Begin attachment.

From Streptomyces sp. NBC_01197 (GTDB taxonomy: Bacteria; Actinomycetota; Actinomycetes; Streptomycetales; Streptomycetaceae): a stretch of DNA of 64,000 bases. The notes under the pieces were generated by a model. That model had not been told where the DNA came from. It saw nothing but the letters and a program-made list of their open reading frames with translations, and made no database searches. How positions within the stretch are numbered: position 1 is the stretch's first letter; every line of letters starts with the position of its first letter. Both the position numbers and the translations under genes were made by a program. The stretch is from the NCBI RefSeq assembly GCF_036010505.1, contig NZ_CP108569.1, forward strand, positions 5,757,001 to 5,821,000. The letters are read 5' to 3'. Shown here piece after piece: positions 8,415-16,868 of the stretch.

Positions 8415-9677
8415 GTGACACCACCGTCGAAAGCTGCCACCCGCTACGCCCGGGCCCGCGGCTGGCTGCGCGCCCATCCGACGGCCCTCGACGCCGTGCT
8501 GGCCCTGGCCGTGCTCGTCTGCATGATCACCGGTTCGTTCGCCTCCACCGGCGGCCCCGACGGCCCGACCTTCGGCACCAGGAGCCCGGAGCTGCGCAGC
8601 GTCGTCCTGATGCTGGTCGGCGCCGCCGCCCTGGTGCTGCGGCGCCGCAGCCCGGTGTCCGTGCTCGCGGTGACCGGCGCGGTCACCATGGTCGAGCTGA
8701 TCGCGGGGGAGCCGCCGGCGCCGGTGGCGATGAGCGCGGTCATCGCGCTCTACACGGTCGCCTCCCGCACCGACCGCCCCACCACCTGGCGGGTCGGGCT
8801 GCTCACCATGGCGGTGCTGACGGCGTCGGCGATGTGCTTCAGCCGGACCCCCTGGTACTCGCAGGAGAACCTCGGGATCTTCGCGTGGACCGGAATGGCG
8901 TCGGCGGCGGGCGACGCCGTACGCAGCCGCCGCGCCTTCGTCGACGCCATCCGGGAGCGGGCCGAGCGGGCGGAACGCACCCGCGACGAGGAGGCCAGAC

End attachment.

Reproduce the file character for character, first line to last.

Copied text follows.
From Streptomyces sp. NBC_01197 (GTDB taxonomy: Bacteria; Actinomycetota; Actinomycetes; Streptomycetales; Streptomycetaceae): a stretch of DNA of 64,000 bases. The notes under the pieces were generated by a model. That model had not been told where the DNA came from. It saw nothing but the letters and a program-made list of their open reading frames with translations, and made no database searches. How positions within the stretch are numbered: position 1 is the stretch's first letter; every line of letters starts with the position of its first letter. Both the position numbers and the translations under genes were made by a program. The stretch is from the NCBI RefSeq assembly GCF_036010505.1, contig NZ_CP108569.1, forward strand, positions 5,757,001 to 5,821,000. The letters are read 5' to 3'. Shown here piece after piece: positions 8,415-16,868 of the stretch.

Positions 8415-9677
8415 GTGACACCACCGTCGAAAGCTGCCACCCGCTACGCCCGGGCCCGCGGCTGGCTGCGCGCCCATCCGACGGCCCTCGACGCCGTGCT
8501 GGCCCTGGCCGTGCTCGTCTGCATGATCACCGGTTCGTTCGCCTCCACCGGCGGCCCCGACGGCCCGACCTTCGGCACCAGGAGCCCGGAGCTGCGCAGC
8601 GTCGTCCTGATGCTGGTCGGCGCCGCCGCCCTGGTGCTGCGGCGCCGCAGCCCGGTGTCCGTGCTCGCGGTGACCGGCGCGGTCACCATGGTCGAGCTGA
8701 TCGCGGGGGAGCCGCCGGCGCCGGTGGCGATGAGCGCGGTCATCGCGCTCTACACGGTCGCCTCCCGCACCGACCGCCCCACCACCTGGCGGGTCGGGCT
8801 GCTCACCATGGCGGTGCTGACGGCGTCGGCGATGTGCTTCAGCCGGACCCCCTGGTACTCGCAGGAGAACCTCGGGATCTTCGCGTGGACCGGAATGGCG
8901 TCGGCGGCGGGCGACGCCGTACGCAGCCGCCGCGCCTTCGTCGACGCCATCCGGGAGCGGGCCGAGCGGGCGGAACGCACCCGCGACGAGGAGGCCAGAC